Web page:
Why NPR Should 'Defund' Bigoted President

Kevin McCullough
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Posted: Oct 24, 2010 12:00 AM
When asked by reporters, immediately after she had insinuated that Juan Williams was in need of psychiatric help-presumably because since 9.11 he sometimes feel anxious around muslims who appear dangerous, the President of NPR Vivian Schiller stated:

"The only thing that matters to me in this case is how Juan as a news analyst conducts himself, and whether it's in violation of our journalistic ethics. It's really that straight forward. Now I don't need to get into a debate about is this show news, is this show opinion. That's... Let's... Let somebody else talk about that. My only interest here... This action was not anti-Fox(News)... This action was pro-journalistic standards. And a news analyst cannot continue, credibly to... to... to analyze the news, if they are expressing opinions about divisive issues. It's really that simple." (Emphasis added)

Ms. Schiller of course is trying to stem the flood of response that as of Friday, had even the NPR ombudsman admitting, was unnecessary and brought on in large measure by the poor handling of the matter.

More importantly and more intriguing to me however is the outright lies that Ms. Schiller told the reporters taking her statement.

It was deception on several levels.

The first deception was that she gave the quote after directly insinuating that Juan Williams should speak to his psychiatrist. If Mr. Williams even has a psychiatrist on retainer certainly such a fact should be treated with more respect.

Secondly Ms. Schiller attempted by her response as quoted above to pretend to keep her involvement in the matter, "all business." But this quote came after aggressive questioning by reporters at the very event where she mocked Juan Williams in her limited remarks addressing the issue.

Thirdly Ms. Schiller ended that comment with a blatantly untrue assertion. News analysts are asked to give their analysis of the news specifically from their unique opinion. Generally speaking news analysts are asked to be so after years of expertise in journalism, observing decades of news events, and understanding the long term implications that were a result. Juan's background was suitable for such an assignment, and had faithfully carried out those duties for more than a decade with NPR.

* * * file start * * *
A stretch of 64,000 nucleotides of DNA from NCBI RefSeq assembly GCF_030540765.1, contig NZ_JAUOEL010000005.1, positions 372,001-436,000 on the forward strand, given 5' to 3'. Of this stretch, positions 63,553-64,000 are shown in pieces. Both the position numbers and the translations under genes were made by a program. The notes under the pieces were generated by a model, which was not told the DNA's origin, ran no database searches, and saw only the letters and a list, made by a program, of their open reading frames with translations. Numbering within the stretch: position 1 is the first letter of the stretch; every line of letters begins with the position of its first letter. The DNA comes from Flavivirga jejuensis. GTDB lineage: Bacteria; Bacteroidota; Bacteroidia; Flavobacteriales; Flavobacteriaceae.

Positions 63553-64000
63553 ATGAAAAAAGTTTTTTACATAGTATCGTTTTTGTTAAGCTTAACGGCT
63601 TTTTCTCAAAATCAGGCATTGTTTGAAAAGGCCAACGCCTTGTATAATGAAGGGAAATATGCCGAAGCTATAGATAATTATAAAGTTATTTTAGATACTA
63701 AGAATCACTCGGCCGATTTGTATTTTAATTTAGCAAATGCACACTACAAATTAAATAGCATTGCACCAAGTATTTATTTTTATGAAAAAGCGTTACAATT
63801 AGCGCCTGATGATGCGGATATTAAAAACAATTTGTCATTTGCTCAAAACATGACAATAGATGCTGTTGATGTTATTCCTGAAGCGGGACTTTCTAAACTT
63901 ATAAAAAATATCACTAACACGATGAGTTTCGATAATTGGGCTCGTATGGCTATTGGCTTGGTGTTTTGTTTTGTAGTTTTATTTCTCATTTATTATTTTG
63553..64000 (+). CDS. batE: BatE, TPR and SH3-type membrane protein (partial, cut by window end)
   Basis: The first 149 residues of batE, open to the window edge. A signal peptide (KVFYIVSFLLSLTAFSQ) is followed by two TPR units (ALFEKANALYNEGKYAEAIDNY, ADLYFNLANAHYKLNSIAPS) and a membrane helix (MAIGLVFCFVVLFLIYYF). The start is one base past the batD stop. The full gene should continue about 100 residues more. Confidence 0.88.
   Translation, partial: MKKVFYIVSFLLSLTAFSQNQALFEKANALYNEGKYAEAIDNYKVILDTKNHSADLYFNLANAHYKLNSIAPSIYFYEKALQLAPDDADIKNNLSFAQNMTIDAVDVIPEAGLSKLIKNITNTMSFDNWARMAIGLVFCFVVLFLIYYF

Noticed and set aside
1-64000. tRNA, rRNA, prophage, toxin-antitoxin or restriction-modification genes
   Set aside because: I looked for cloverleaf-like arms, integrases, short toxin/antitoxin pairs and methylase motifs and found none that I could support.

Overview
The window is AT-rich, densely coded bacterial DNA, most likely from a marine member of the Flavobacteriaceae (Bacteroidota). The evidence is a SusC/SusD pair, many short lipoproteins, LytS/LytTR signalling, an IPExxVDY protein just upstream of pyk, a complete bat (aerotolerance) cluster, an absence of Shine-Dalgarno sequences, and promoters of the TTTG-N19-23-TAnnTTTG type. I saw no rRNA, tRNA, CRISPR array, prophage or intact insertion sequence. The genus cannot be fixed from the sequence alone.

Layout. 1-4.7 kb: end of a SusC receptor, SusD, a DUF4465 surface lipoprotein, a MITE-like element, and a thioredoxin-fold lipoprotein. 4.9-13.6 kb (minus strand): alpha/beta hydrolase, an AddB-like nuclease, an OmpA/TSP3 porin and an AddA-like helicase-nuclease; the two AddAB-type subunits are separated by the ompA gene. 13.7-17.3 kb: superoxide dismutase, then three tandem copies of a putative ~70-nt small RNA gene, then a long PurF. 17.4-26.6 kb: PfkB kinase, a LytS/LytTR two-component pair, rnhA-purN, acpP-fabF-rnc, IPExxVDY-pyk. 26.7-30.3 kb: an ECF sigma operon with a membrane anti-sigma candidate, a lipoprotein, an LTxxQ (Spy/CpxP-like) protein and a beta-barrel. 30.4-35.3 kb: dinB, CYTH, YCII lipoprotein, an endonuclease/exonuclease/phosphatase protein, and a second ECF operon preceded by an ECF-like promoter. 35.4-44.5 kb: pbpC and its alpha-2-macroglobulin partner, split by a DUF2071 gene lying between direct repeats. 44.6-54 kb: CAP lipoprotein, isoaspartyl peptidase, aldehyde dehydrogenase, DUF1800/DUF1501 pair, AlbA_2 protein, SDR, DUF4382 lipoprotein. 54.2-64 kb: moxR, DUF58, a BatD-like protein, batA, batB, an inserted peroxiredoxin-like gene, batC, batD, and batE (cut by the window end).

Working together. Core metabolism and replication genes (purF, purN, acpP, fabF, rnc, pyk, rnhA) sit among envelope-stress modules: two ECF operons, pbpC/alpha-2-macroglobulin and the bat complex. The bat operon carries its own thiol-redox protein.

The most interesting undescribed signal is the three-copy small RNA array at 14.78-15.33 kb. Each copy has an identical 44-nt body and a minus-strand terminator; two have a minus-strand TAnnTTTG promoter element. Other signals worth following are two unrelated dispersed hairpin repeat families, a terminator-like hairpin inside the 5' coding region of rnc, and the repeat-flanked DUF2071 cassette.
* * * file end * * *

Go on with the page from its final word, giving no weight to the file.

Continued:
Fourthly Ms. Schiller knows that the news of the day almost always consists of divisive issues, and the very thing she was paying Juan to do was to express opinions about those issues. (Ironically the original issue Juan's comments were a result of, had to do with the Mosque that has been proposed to be located near ground zero. Divisive, but also one of the largest news stories of the year, perhaps decade.)

Finally Ms. Schiller is dishonest, but she is also hypocritical in that NPR continues to employ such abusers of their roles as journalists as Nina Totenberg, who once actually opined on a major outlet her desire to see a Senator with whom she disagreed be stricken with AIDS, or even better that Senator's grandchild.

If journalism is about anything it should be about telling the truth, as best one knows it, to the best of their ability, and to do so transparently. Based on this standard there should be much flexibility as to the biases that come out in analysis because ever analyst will be seeing life through their own set of eyes and circumstances. As long as they do so with grace and an admission of transparency - this does not violate ANY journalism ethic.

The matter before NPR is that they pretend to hold no views whatsoever, when they are reliably representative of the views of the left--time and again. The problem for Schiller in particular is that she is that she practices double standards (firing Juan WIlliams, while keeping Nina Totenberg employed), or downright dishonest in her stated reasons for firing Williams.

Most people in America believe it to be the latter.

In other words, Vivian Schiller, the President and Chief Executive of National Public Radio, and whose salary is paid via donations from the public and tax dollars requisitioned against our approval, is a bigot whose views cannot be violated even slightly without repercussion.

Ironically Juan Williams' comments to Bill OReilly were a gentle chiding to be more tolerant. And for the record Juan Williams is someone I personally disagree with about 70-80% of the time.

Nonetheless he has the right to not be misrepresented, nor to be mistreated, and Vivian Schiller has done both.

NPR should replace Schiller, that is, if they truly care about being seen as an on-going important journalistic outlet where genuine ethics of truth in reporting are respected.

For as of now Schiller has made a mockery of that which she claimed to be practicing.

And for now Senators and House members should be taking a cold hard look at future funding for NPR and--being totally transparent here--unplug the supply.